A Utah judge has upheld the state’s lewdness law after a challenge by a West Valley City woman who is facing charges for being topless in her own home in front of her stepchildren.
Third District Judge Kara Pettit denied Tilli Buchanan’s motion to declare the lewdness statute unconstitutional in a ruling filed Tuesday. Buchanan’s attorneys had argued that the law targets and discriminates against women making it illegal for them to show their breasts.
Buchanan’s attorneys noted in their arguments that her husband had been in the same state of undress when her stepchildren saw her breasts — the couple had stripped down after installing insulation in their garage — and he was not charged with any crime.
They leaned on a recent 10th Circuit Court ruling, where the appeals court sided with two Colorado women who sued the city of Fort Collins. The women are part of “Free the Nipple Fort Collins,” a group arguing that the city’s ban on female toplessness violated their right to equal protection.
But the judge ruled that the ordinance in Colorado and Utah’s lewdness statute were “significantly different.”
In Fort Collins, the ordinance outlawed a woman from showing her breasts in public. It did not include language indicating that exposure was unlawful for men, and it did not require any specific intent or mental state.
The portion of the law that Buchanan is charged under is much different, Pettit ruled. It prohibits lewd behavior by both women and men in front of children, and also requires prosecutors to show that the defendant exposed themselves and knew their actions would either cause “affront or alarm” to the children or “with the intent to arouse or gratify the sexual desires” of either party.
West Valley City prosecutors had argued that Utah's law is based on what society deems to be nudity — and Pettit agreed with that analysis.
“It is the prerogative of the Legislature to establish laws incorporating contemporary community standards regarding lewdness,” the judge wrote. “It is not for the court to decide whether the Legislature’s enumeration of lewd conduct is wise or sound policy.”
City Prosecutor Ryan Robinson applauded the judge’s ruling in a statement Tuesday.
"We are pleased that Judge Kara Pettit agreed with our arguments about the constitutionality of Utah's lewdness in the presence of a child statute," he wrote. "We support the court's finding in this case that 'the government has an important interest in enacting laws to protect the health, safety, welfare, and morality of children, and to prevent them from being exposed to lewdness.'"
Buchanan is represented by attorney Randy Richards, and an attorney for the American Civil Liberties Union of Utah also argued on her behalf during a November hearing. Richards did not immediately return a request for comment Tuesday, and the ACLU said in a statement that it was “disappointed."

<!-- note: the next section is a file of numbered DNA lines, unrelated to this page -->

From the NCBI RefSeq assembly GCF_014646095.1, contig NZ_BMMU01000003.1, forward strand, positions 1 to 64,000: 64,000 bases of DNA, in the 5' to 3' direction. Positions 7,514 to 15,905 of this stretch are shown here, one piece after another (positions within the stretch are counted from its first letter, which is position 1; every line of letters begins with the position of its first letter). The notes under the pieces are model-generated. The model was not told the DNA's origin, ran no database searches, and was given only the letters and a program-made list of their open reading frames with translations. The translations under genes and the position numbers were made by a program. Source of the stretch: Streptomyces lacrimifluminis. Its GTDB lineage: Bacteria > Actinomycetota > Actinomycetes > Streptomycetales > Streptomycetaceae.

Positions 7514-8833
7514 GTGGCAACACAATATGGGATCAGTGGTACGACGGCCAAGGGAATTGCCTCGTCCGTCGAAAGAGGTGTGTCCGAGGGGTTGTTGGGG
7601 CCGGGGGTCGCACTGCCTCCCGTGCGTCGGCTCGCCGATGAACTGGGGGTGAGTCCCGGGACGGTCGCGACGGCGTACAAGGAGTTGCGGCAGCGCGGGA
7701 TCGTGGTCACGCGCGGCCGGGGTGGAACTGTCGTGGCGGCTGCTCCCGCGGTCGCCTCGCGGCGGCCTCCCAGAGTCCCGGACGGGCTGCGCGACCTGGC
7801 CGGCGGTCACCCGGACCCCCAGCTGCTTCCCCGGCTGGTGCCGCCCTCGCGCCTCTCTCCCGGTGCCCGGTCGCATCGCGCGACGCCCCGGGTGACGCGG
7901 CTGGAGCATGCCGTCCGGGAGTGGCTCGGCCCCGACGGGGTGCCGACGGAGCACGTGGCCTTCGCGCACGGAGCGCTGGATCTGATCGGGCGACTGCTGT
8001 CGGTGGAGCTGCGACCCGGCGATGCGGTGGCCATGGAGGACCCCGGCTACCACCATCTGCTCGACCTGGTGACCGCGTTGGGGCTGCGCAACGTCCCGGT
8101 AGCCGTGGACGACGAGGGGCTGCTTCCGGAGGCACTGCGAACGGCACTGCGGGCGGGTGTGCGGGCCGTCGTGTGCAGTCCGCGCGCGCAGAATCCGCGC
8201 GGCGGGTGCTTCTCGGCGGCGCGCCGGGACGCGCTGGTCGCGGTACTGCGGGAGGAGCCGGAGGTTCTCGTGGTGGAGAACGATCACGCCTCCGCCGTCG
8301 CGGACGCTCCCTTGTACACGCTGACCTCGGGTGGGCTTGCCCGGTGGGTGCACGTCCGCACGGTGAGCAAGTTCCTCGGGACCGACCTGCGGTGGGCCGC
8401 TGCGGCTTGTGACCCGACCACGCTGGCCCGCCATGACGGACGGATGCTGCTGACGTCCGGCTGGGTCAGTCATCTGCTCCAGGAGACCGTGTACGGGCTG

“We are still reviewing the order and consulting with our client about next steps,” said spokesman Jason Stevenson. It’s not clear whether Buchanan will appeal the judge’s decision. If she does not, the case will now move toward a trial.
Buchanan faces three class A misdemeanors, and if she is convicted, she faces possible jail time and would be required to spend 10 years as a registered sex offender.
Buchanan told The Salt Lake Tribune in September that she had been installing insulation with her husband in their garage on the day of the incident. The couple had stripped off their clothes just inside their home to get the itchy materials off their skin. She was topless when her stepchildren came downstairs and saw them.
She said her stepchildren seemed embarrassed — but Buchanan told them they shouldn’t treat her differently because she was a woman. She told them a woman’s chest wasn’t inherently sexual, and that if they were comfortable seeing their dad’s chest, it shouldn’t be different for her.
But West Valley City prosecutors say the situation wasn’t quite that innocent. They accuse Buchanan of stripping down in front of her stepchildren after making a statement about how if her husband could take off his shirt, then a woman should be able to as well.
They further allege that Buchanan, while “under the influence of alcohol,” had told her husband that she would only put her shirt back on if he showed her his penis.
The police became involved in the situation after the Division of Child and Family Services began an investigation involving the children that was unrelated to Buchanan. Though it was not the focus of the initial investigation, prosecutors say in court papers, the children’s mother reported the incident to authorities because she was “alarmed."
Buchanan said she hadn’t thought about the incident much since it had happened — until a police detective called her earlier this year and asked about it. Then, weeks later, the charges were filed.
“I was devastated,” she said in September. “Because the moment I took to teach the kids, it was kind of smashed. Like you can’t teach kids this. In fact, you’re going to be charged for even bringing this up.”
A Colorado attorney who represented the Fort Collins women in their lawsuit has promised to sue West Valley City on Buchanan’s behalf, but no lawsuit had been filed as of Tuesday.